Artemis eases in front
In a day that many of the teams called “frustrating” or just plain “luck” it was Torbjorn Tornqvist, Morgan Larson and the Artemis Racing team which dominated in the sole race of the day at the RC44 World Championships in Puerto Calero, Lanzarote.
It wasn’t so much lack of wind, although it wasn’t in abundance today, but the 180° shifts that delayed racing for two hours. The wind fluctuated from 3-8 knots throughout the day. When it eventually stabilised the NE gradient had given way to a a southerly breeze.
Racing got underway in 8 knots, but by the first windward mark it had dropped to just 4, dropping further by the finish. The Swedish team that made the best of the conditions. They started at the pin end of the line at pace, Team Nika rounded the windward mark just ahead of them, a big shift led Artemis Racing to gybe on the spreader mark and they stayed ahead of the fleet and out of trouble from then on.
Morgan Larson described the team’s tactics. “Our plan was to try and go left a little bit for the shift and for the current. It worked out better that we expected. Torbjorn and Andy Fethers, on the bow, timed the start perfectly and managed to stay between the next boat and the mark the whole time, as we didn’t know which direction the wind was eventually going to go. At the end we were drifting to the finish.”
Larson was one of the few happy with how their day panned out. “As always it’s tricky sailing here and Peter (Reggio the RC44 Race Officer) did a good job of squeezing that race in, although it got a little sketchy on the last leg!”
Others including No Way Back’s owner Pieter Heerema put their day down to luck. The team were nearly last after the first leg having gybed wide round the spreader mark, letting a number of boats inside. They effectively parked up, but their own private puff on the final leg took them up to third in the race and overall standings after four races sailed.
“We came in a long way behind to the first mark and managed to catch up but that was because the wind was all over the place, then on the last run we rounded really bad and seemed to catch our own private breeze all the way down and everybody parked up in front of the finish we just drifted down and over the line a bit faster than the others. Pure luck!” Pieter Heerema, owner and helm, No Way Back.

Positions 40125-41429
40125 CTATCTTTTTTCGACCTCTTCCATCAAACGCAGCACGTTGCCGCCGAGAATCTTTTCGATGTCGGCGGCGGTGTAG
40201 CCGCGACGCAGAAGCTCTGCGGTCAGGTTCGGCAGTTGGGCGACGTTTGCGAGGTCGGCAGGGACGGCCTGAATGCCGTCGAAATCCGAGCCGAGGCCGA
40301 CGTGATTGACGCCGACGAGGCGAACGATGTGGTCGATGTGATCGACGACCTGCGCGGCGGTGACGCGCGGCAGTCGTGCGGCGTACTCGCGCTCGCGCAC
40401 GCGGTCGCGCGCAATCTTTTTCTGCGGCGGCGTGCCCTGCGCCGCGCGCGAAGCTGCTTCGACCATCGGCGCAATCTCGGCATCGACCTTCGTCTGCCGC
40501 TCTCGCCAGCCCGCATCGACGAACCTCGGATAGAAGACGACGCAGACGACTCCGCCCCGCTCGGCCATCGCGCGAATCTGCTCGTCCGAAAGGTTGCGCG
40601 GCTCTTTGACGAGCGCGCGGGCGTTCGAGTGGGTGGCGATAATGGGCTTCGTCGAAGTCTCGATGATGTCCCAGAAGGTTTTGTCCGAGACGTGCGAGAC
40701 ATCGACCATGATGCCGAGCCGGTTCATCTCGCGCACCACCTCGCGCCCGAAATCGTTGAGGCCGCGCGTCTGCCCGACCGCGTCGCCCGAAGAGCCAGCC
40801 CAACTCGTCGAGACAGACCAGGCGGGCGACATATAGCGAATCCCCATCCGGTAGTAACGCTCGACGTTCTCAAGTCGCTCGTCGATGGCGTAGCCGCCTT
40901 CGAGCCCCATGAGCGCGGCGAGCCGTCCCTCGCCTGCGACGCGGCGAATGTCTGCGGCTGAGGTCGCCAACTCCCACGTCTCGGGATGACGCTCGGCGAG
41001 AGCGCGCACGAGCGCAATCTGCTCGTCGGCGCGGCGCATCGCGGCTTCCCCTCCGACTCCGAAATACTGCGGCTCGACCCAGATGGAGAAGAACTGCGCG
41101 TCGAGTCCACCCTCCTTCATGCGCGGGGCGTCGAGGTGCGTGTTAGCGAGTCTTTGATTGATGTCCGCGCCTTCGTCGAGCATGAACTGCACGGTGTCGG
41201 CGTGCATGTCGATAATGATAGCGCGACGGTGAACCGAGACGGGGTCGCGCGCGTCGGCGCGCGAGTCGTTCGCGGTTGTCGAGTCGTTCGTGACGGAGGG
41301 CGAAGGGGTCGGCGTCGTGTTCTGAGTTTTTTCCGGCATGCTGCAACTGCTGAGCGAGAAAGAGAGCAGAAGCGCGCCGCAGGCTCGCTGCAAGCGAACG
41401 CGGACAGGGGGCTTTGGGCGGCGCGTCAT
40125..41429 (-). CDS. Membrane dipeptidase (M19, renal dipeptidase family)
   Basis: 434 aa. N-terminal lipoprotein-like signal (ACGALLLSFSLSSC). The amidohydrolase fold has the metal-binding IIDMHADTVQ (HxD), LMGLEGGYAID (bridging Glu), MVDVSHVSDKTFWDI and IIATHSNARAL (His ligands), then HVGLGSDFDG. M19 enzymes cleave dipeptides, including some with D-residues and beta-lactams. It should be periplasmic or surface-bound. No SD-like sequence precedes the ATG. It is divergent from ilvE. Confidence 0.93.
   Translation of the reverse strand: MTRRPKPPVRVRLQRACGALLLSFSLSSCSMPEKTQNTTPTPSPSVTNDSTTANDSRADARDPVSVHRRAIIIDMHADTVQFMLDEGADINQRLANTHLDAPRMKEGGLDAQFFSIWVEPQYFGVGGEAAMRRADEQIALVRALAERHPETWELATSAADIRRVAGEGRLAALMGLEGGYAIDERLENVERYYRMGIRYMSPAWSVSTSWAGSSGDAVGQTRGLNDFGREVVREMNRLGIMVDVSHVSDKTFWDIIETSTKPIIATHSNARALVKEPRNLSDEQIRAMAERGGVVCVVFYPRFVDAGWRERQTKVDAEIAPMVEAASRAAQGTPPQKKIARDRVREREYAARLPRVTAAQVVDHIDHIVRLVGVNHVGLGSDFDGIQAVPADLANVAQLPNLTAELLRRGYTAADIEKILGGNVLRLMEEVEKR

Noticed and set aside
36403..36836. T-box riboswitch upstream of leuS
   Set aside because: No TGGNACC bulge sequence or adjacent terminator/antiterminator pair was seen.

The home team, Islas Canarias Puerto Calero, were always in contention throughout the race, eventually finishing seventh as Daniel Calero explained. ”Today was very frustrating. We were doing well, comfortably in second place coming into the finish and then no pressure at all. We lost five positions stopped right at the finish line. In the final results we’re not doing too bad and gained one position overall taking us to second, so although it was a bad day we have a good result.”
Team Aqua made the comeback of the day, opting to stay well away from their competitors on the final run, they moved from seventh to second with a breeze line that took them all the way down to the finish as other’s struggled to fill their sails.
One who got caught in the mêlée was overnight leaders Peninsula Petroleum as owner/driver John Bassadone described. “50 meters from the line, we were fifth, then third and then twelfth! It was a complete mess. But then that’s sailing, it happens and you just have to get on with it. Tomorrow we will come back and try to recover the points.”